Jetstar apologises after flight attendant mistook a passenger for being pregnant

Jetstar Airways has apologised to passenger Grethe Andersen (above) after one of its flight attendants mistakenly thought she was pregnant.
Jetstar Airways has apologised to passenger Grethe Andersen (above) after one of its flight attendants mistakenly thought she was pregnant. PHOTO: FACEBOOK

A female passenger's complaint on social media that she had been mistaken for being pregnant has prompted an apology from Australian-based carrier Jetstar Airways.

New Zealand native Grethe Andersen was boarding a flight from Wellington to Auckland last Sunday (Oct 25) when a male flight attendant popped the embarrasing question.

According to Ms Andersen, who was wearing a fitted dress, he had allegedly motioned to his stomach and asked "how many weeks are you?"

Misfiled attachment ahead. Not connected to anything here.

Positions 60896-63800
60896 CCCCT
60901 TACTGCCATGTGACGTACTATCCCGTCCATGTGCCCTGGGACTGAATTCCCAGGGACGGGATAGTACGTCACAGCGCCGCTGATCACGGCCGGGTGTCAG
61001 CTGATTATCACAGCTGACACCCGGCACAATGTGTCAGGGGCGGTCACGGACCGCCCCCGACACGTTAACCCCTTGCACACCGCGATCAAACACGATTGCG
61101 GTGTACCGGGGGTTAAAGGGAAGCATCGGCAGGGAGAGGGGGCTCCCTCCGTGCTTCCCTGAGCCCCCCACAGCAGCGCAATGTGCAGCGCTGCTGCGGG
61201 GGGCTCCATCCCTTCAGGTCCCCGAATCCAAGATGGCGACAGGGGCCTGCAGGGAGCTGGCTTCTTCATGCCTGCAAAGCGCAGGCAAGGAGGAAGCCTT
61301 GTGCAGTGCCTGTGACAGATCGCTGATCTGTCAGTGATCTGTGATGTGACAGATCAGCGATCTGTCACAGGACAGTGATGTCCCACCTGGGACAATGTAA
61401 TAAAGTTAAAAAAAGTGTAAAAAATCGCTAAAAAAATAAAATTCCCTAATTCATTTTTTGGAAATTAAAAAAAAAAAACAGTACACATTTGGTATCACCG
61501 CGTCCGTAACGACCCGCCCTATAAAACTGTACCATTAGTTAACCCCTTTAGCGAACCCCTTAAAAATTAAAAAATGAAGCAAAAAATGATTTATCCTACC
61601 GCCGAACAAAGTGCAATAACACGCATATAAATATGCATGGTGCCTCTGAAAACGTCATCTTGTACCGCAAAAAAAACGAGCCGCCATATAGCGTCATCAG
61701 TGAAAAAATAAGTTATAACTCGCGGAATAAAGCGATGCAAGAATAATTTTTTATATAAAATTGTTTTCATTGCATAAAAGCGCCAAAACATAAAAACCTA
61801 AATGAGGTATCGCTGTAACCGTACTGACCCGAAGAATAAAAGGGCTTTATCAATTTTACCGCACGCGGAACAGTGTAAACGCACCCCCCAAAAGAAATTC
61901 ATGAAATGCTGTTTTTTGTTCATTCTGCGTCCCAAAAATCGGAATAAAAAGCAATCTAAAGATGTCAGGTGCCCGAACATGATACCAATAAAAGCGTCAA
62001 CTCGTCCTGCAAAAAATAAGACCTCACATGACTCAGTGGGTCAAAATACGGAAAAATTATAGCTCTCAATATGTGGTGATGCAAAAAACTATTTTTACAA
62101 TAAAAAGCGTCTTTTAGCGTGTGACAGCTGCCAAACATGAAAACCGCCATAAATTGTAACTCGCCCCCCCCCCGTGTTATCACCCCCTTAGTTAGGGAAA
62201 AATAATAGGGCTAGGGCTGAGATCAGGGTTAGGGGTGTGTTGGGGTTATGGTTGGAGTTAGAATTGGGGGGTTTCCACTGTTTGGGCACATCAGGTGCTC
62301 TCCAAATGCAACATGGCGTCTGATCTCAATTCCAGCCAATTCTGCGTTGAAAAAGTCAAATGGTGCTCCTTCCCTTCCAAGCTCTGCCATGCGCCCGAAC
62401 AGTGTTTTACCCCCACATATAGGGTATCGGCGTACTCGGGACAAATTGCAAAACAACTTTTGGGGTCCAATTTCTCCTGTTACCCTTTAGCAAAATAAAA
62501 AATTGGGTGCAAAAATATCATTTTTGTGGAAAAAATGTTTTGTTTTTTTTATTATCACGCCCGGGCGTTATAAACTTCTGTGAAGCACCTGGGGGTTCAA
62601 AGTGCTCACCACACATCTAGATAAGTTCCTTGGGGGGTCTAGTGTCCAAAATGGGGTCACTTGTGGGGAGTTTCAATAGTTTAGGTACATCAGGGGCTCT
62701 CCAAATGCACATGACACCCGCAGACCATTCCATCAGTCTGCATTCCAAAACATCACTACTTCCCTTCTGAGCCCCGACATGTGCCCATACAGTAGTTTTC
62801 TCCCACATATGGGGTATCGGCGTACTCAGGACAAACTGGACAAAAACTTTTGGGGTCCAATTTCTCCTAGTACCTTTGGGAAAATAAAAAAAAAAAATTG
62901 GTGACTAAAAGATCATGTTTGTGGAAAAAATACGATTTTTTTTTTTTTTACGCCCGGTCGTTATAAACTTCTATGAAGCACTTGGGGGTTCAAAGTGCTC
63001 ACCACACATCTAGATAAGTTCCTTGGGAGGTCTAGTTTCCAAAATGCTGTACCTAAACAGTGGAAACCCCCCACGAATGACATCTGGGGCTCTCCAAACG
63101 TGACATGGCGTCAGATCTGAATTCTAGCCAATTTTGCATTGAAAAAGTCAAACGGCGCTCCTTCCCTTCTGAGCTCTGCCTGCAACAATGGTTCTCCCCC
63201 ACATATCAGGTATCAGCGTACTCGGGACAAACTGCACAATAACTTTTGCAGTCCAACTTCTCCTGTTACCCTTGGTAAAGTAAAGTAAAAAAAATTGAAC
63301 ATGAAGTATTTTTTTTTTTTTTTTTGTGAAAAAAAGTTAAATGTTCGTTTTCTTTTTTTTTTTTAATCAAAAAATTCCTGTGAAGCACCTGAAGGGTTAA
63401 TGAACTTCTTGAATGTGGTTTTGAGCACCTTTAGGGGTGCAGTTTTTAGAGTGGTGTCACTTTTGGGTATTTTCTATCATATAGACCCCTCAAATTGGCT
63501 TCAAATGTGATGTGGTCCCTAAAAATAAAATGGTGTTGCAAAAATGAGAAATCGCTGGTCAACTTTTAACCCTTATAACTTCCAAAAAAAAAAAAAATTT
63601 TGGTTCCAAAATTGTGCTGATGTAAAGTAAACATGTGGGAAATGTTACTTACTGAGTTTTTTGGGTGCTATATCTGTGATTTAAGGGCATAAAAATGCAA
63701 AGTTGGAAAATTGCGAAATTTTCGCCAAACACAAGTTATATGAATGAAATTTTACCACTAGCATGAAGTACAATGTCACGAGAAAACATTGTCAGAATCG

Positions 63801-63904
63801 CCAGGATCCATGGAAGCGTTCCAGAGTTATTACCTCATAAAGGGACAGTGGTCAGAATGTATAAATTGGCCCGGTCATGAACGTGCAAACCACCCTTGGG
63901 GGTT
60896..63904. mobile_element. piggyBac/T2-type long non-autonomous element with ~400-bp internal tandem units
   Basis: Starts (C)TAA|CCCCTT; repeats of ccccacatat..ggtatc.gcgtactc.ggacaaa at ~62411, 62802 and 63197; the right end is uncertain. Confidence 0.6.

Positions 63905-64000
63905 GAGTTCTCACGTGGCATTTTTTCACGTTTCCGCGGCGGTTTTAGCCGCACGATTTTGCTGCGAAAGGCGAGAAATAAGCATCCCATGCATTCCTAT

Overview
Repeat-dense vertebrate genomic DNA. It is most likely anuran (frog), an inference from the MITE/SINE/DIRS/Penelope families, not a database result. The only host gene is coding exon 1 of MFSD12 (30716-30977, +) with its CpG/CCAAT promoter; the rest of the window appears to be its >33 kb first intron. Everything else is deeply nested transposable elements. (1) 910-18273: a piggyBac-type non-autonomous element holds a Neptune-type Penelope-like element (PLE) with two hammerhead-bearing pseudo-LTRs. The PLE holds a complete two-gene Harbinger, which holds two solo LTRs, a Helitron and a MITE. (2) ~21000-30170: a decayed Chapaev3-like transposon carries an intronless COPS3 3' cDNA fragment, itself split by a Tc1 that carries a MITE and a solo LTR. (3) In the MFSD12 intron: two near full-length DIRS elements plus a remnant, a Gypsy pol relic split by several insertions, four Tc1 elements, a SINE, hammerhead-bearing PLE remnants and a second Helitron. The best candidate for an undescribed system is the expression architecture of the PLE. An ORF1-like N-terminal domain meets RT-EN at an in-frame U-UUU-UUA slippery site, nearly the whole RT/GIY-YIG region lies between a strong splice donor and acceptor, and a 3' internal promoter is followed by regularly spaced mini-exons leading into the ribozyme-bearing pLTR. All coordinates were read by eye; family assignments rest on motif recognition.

Left humiliated by the experience, the 24-year-old claimed she did not receive an apology from the attendant. A cabin crew leader whom she spoke to when the plane landed said the airline, for safety reasons, had a policy of asking women if they were more than 28 weeks pregnant.

Ms Andersen subsequently took to social media to voice her disappointment. Her post on Jetstar's Facebook page attracted messages of support from other women.

"As a woman, it's not a good feeling to be asked if you're pregnant when you're not," she wrote.

"I used to be quite heavily overweight and even then was never met by such a rude question and especially no remorse from the flight attendant."

Local media reported that the airline got in touch with Ms Andersen on Tuesday evening to apologise, and offered her a NZ$100 (S$93) voucher.

While she was appreciative of the gesture, she felt Jetstar had to learn "new ways" to handle similar sensitive incidents.

"It is a tough subject to approach but it can be done differently," she added.

In October 2012, passenger Kelsey Hughes was embarrassed on a Jetstar flight when a flight attendant thought she was pregnant and demanded a doctor's letter to certify that she was fit to fly.